Dates, doses, locations and more Eight things you need to know about child vaccinations in Bonn

Bonn · Since Monday, children between the ages of five and eleven have been vaccinated against Corona in NRW. Where can this be done in Bonn and how can parents get an appointment for their children? We put together the answers to some questions.

 What do you need to know about child vaccination in Bonn?

What do you need to know about child vaccination in Bonn?

Foto: dpa/Christian Charisius

The Standing Commission on Vaccination (Stiko) has so far only recommended vaccination for five to eleven-year-olds with certain pre-existing conditions. These include severe obesity, certain chronic lung diseases, tumour diseases and Down syndrome. It is also advised for children who have contact with people at risk of severe Covid-19. These are, for example, people with immune deficiencies or very old people.

According to the Stiko, all other children of this age can be vaccinated after being provided with medical information, if the individual wish of the child and parents exists.

How many vaccine doses does the City of Bonn currently provide for children?

Around 22,000 children between the ages of five and eleven live in Bonn. According to the city, the public health department ordered 6,000 child vaccine doses on 7 December, with which up to 3,000 children can now be fully vaccinated. According to the city, all vaccine doses have been delivered in the meantime. However, half of the vaccine doses must be put on hold for the second vaccinations. Because this procedure is regulated by decree, it would not have been possible for the city to administer 6,000 first vaccinations first and then continue with the second vaccinations by means of the next delivery.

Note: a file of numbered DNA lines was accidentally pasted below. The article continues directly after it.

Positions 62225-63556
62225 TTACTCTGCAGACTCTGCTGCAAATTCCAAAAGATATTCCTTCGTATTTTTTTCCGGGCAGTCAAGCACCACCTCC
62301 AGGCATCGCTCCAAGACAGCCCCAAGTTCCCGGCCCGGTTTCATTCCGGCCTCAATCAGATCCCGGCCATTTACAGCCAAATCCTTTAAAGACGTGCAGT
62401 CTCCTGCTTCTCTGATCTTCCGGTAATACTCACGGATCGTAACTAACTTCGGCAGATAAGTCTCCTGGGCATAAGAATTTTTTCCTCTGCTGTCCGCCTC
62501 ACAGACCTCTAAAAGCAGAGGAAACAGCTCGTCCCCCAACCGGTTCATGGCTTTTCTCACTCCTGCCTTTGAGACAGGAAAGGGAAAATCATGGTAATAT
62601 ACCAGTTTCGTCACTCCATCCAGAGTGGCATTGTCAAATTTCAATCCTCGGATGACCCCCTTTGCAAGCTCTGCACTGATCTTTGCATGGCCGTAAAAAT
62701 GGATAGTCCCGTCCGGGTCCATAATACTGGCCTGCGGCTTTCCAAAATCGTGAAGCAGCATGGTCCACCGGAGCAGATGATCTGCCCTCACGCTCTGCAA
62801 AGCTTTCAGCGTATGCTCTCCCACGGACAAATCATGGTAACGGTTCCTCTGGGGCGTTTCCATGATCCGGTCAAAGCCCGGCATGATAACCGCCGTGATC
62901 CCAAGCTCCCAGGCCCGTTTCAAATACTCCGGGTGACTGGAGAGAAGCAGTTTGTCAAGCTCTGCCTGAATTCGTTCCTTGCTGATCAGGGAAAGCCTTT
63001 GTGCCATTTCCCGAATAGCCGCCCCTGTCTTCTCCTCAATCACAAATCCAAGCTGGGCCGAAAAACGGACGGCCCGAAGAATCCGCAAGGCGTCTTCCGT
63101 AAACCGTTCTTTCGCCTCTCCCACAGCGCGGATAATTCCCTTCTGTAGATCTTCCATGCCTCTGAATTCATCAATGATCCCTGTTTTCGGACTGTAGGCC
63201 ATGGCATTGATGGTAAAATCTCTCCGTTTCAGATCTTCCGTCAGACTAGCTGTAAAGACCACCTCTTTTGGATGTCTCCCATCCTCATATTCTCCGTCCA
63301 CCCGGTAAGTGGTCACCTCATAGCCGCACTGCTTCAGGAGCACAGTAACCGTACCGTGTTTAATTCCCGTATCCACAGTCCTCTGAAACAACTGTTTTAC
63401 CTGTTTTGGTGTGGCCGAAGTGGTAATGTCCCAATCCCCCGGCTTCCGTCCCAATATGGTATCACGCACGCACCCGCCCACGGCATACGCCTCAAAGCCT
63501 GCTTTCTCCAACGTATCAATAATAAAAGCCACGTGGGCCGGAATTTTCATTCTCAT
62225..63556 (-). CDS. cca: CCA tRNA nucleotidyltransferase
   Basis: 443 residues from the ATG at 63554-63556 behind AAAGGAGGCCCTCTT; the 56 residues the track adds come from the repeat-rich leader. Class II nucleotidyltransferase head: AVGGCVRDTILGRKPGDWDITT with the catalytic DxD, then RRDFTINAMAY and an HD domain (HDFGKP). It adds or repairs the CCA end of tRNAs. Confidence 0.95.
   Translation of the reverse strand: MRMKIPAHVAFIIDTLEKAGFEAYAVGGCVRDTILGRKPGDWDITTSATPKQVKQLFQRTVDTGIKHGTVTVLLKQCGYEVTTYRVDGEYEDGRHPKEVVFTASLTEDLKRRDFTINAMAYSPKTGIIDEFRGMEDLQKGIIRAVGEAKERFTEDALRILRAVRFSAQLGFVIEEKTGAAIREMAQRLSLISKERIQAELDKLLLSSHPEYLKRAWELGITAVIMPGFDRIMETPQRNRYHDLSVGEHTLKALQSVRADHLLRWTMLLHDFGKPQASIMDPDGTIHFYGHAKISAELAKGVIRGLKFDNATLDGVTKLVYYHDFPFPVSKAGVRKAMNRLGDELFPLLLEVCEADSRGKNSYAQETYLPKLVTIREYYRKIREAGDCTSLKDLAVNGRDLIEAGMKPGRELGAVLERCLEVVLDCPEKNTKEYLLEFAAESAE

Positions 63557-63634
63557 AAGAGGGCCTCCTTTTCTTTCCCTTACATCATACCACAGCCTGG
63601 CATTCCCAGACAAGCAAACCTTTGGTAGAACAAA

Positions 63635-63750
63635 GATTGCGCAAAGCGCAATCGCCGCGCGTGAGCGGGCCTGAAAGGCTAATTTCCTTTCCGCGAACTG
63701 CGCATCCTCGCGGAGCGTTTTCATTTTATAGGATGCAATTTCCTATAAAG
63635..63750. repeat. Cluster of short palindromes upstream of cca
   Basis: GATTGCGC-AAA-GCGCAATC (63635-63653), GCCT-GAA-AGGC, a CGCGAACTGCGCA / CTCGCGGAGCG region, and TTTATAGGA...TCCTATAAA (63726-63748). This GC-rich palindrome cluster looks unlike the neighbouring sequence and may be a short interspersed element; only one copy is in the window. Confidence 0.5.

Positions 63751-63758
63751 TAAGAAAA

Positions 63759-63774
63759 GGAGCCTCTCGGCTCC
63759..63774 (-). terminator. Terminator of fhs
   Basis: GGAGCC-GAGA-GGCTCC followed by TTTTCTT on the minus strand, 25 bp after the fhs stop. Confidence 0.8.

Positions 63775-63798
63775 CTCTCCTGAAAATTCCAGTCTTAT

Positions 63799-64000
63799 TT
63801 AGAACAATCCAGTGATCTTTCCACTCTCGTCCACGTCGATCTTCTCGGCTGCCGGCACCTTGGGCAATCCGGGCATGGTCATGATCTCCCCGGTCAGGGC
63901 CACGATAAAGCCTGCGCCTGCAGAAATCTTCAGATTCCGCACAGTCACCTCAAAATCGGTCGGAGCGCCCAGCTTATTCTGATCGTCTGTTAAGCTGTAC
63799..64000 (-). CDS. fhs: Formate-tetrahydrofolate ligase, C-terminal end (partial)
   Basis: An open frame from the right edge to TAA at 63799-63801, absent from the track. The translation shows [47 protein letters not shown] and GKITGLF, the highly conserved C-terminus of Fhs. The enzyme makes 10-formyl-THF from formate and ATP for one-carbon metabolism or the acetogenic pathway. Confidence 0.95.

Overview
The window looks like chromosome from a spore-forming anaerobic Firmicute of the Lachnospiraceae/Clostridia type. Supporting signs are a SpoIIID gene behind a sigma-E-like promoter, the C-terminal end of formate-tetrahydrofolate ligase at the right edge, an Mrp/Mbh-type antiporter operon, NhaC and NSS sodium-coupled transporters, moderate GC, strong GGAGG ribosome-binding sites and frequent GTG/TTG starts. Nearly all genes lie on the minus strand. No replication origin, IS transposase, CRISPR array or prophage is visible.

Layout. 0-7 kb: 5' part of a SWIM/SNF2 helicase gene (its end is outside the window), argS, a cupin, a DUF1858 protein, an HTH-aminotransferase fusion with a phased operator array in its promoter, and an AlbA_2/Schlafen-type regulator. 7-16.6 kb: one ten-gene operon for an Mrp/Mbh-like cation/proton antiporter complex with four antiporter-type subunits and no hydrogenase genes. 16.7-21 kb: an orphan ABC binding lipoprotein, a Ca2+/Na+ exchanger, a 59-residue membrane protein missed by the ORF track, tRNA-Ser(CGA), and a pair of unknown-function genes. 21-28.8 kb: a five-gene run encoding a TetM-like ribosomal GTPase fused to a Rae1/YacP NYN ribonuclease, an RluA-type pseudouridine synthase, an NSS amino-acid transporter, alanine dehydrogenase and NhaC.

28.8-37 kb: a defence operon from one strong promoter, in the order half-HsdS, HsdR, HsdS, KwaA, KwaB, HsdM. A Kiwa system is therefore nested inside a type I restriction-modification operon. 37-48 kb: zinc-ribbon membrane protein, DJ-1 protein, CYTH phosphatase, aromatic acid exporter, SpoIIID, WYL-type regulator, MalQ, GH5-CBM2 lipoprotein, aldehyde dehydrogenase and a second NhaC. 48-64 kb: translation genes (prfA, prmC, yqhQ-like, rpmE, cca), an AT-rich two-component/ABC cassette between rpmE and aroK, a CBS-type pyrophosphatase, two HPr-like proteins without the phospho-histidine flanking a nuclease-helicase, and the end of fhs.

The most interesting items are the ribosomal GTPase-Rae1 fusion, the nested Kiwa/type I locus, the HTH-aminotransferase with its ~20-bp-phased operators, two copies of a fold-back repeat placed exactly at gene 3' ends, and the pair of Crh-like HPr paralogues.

Only a few minutes after the start of the appointment allocation for the child vaccinations of the City of Bonn on Wednesday morning, all available appointments were already taken. Appointments at the vaccination centre in the Godesberg Stadthalle could be booked from 8 a.m. on 15 December. They were already taken after fifteen minutes, the City of Bonn announced at noon and wrote of an "overwhelming interest".

Will more vaccination dates now be released?

The City of Bonn has already reacted to the great interest of parents in the offer for children. The city hall in Bad Godesberg will be used exclusively for children's vaccinations from Friday (17 December), the city announced on Wednesday. Adults willing to be vaccinated are asked to use the vaccination services of the other municipal vaccination centres. New appointments are also scheduled to be released online from 3pm on Wednesday (15 December).

How can one make an appointment with the City of Bonn?

Appointments can be made online at The second vaccination appointment is automatically booked as well. In addition to making an appointment, parents with their five to eleven-year-old children can also come to the Stadthalle Bad Godesberg for vaccinations without an appointment from 20 December, Monday to Friday between 4 and 6 pm.

When do the vaccinations of the City of Bonn start?